One of the advantages of teaching at W&M is that the strengths of our faculty and students, along with our location in Williamsburg, enable us to provide all kinds of special course and other curricular opportunities to our students. Our twin commitments to academic excellence and the liberal arts mean that our faculty care about innovative teaching and that our students also expect it from us. And the remarkable abilities of our students mean that they are open and eager to participate in such opportunities. The College’s national reputation and its location in a major tourist town also help us draw interesting people to Williamsburg for visits.
Some semesters in my course about the U.S. Congress, I’ve often brought six to eight chiefs of staffs to U.S. Senators to W&M as part of complex simulation exercises in which students present memos to the visiting staffer offering advice about how the relevant Senator should vote on an upcoming roll call. Other years, the College has made possible guest lectures to that class from prominent current and former members of Congress, including Rep. John Lewis, former House Speaker Thomas Foley, and former Senator Chuck Hagel.
Every year, we also bring dozens of nationally renown scholars to Williamsburg to buttress the remarkable abilities of our faculty. This semester, I’ve organized a special class for students on the topic of party polarization in America, perhaps the most salient aspect of the current political process in Washington, based on recent commentary from pundits and even President Obama. The causes and consequences of party polarization have also generated an enormous amount of great scholarship from leading political scientists.
So this semester, we are bringing to Williamsburg the authors of six recent and major scholarly books that explore the sources and implications of partisan polarization in the U.S. and internationally. Around 80 students are enrolled in a government department class that is built around this lecture series. The students are reading the six books. During their visits, the authors of these books are delivering public lectures open to the entire W&M community in which they review their main findings and engage in “give-and-take” about their work and the topic of partisan polarization with the students and other guests. Then, at the end of the semester, the students are responsible for integrating what they have learned via 10-12 page analytical essays about the books and the lectures. As part of the experience, we also are providing students with additional opportunities to interact with the visiting scholars, for example, through small breakfasts and other informal meetings.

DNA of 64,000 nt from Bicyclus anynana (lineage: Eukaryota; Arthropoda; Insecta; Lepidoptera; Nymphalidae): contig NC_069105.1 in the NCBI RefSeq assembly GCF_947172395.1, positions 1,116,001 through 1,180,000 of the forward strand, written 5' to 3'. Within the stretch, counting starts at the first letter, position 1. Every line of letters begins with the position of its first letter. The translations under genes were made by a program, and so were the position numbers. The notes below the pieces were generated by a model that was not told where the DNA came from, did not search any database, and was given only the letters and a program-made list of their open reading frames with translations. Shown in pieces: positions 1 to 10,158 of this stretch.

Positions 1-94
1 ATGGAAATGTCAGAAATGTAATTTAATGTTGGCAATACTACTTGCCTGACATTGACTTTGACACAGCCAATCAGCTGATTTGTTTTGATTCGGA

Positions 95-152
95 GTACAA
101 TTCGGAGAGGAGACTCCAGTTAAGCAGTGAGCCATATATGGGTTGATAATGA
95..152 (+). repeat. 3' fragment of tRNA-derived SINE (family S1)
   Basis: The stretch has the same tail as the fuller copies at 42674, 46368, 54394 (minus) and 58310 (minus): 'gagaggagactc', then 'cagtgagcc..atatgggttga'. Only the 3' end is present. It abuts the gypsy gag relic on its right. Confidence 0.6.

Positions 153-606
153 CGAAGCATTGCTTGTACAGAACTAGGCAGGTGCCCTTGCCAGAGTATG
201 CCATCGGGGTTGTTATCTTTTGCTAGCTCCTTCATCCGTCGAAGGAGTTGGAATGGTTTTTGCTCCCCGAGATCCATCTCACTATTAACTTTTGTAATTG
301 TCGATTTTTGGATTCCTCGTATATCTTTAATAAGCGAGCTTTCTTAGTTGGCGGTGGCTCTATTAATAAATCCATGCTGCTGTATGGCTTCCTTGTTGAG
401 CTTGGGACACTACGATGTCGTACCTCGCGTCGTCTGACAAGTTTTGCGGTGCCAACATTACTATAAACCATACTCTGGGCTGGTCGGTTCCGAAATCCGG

Here’s a comment that one of the visiting scholars recently emailed to me following his session with our students: “I was really impressed with the students. Their questions were far more complex and sophisticated than I would have expected from undergraduates.” No surprise, there. As prospective students and their parents consider college options, I hope that they will weigh the special curricular opportunities that W&M faculty can regularly make available to our undergraduates because of the College’s unique strengths and mission.